Arthritis drug spurs hair growth in hairless men: Study
Washington: For the bald, this is good news. A man with almost no hair on his body has grown a full head of it, including eyebrows, eyelashes as well as facial, armpit and other hair, with a drug meant to treat arthritis.
The patient was diagnosed with alopecia universalis, a rare disease that results in loss of all body hair, and plaque psoriasis, a condition characterised by scaly red areas of skin.
"The results are exactly what we hoped for. This is a huge step forward in the treatment of patients with this condition," said Brett A King, an assistant professor of dermatology at Yale University's school of medicine.
The only hair on the patient's body was within the psoriasis plaques on his head.
He was referred to Yale University's dermatology department for treatment of the psoriasis. The alopecia universalis was never treated.
Doctors used an existing FDA-approved drug for rheumatoid arthritis called tofacitinib citrate.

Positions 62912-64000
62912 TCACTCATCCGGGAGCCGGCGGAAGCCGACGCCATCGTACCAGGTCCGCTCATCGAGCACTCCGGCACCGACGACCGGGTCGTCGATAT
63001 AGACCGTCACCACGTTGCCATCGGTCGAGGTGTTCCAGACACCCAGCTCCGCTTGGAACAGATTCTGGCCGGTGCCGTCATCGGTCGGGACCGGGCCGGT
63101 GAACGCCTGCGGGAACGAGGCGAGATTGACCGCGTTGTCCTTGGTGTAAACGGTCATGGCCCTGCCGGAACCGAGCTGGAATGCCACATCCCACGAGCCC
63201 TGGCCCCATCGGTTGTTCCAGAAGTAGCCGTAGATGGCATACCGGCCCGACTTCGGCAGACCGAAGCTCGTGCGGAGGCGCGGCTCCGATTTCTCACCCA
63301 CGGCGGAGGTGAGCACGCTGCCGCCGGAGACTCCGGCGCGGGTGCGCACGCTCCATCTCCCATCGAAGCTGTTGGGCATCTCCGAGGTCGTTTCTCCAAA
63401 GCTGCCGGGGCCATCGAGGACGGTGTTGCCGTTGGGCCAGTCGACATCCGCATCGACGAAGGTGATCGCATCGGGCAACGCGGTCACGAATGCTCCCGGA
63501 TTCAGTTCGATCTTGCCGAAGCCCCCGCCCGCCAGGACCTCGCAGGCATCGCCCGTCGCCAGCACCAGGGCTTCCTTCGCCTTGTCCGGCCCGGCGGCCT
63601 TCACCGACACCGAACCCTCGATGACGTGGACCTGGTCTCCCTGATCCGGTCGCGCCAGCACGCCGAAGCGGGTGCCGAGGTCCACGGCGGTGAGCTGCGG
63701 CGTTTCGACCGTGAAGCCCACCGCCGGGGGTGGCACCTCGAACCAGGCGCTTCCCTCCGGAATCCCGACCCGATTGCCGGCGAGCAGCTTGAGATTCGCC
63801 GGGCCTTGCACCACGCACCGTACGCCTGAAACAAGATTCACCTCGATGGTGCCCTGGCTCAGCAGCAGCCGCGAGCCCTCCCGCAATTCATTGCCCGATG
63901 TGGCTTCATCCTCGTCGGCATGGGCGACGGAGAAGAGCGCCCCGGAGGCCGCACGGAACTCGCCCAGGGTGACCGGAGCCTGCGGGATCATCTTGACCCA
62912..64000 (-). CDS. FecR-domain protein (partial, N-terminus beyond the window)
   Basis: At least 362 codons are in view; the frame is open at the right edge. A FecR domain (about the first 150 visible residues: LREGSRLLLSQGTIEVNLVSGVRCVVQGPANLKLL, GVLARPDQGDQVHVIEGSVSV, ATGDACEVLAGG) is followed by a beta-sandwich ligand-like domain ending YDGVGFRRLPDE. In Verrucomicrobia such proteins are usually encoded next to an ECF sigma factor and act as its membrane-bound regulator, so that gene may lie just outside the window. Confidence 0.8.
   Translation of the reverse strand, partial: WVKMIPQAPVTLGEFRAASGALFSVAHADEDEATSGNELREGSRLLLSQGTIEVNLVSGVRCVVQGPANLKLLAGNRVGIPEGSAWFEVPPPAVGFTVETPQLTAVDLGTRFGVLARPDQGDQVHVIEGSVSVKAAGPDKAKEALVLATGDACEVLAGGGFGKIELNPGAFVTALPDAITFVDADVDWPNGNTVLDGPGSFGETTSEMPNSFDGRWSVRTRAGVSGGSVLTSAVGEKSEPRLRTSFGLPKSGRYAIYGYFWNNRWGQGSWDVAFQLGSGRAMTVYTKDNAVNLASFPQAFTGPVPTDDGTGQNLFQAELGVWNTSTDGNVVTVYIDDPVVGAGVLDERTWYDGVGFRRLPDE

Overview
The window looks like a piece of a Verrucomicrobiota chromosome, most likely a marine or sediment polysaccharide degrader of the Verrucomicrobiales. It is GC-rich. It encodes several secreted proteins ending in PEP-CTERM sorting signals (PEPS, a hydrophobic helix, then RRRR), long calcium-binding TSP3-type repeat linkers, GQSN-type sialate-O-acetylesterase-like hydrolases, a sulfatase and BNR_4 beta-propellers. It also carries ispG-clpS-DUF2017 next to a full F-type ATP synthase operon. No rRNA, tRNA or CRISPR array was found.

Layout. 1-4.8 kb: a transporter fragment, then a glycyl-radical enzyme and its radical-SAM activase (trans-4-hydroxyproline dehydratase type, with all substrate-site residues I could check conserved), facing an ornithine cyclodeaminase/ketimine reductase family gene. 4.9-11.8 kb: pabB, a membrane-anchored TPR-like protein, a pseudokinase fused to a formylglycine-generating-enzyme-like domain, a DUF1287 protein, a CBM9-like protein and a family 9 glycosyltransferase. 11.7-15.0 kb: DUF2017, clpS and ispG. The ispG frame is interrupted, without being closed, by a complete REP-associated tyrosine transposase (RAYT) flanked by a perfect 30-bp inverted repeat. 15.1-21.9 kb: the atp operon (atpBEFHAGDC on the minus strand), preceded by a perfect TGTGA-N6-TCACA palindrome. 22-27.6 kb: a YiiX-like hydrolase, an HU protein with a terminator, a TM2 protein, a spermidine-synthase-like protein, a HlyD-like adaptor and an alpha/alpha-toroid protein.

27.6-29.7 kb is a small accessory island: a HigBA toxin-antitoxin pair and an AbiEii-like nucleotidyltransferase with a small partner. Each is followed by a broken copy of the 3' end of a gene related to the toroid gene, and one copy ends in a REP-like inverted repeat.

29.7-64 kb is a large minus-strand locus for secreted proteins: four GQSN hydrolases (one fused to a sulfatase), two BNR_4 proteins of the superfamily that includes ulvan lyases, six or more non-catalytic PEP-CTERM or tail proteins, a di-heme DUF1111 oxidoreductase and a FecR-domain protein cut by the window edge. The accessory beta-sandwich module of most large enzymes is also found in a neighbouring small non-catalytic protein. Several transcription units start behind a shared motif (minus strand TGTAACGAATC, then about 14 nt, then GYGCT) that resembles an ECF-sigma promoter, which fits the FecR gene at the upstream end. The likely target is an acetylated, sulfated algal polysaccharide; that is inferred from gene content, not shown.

The drug had been used successfully for treating psoriasis in humans.
It had also reversed alopecia areata - a less extreme form of alopecia - in mice.
There is currently no cure or long-term treatment for alopecia universalis.
After two months on tofacitinib at 10 mg daily, the patient's psoriasis showed some improvement, and the man had grown scalp and facial hair - the first hair he had grown there in seven years.
After three more months of therapy at 15 mg daily, the patient had completely regrown scalp hair and also had clearly visible eyebrows, eyelashes, and facial hair, as well as armpit and other hair, the doctors said.
"By eight months, there was full regrowth of hair. The patient has reported feeling no side effects, and we have seen no lab test abnormalities either," said co-author of the study Brittany G Craiglow.
The results were published online in the Journal of Investigative Dermatology.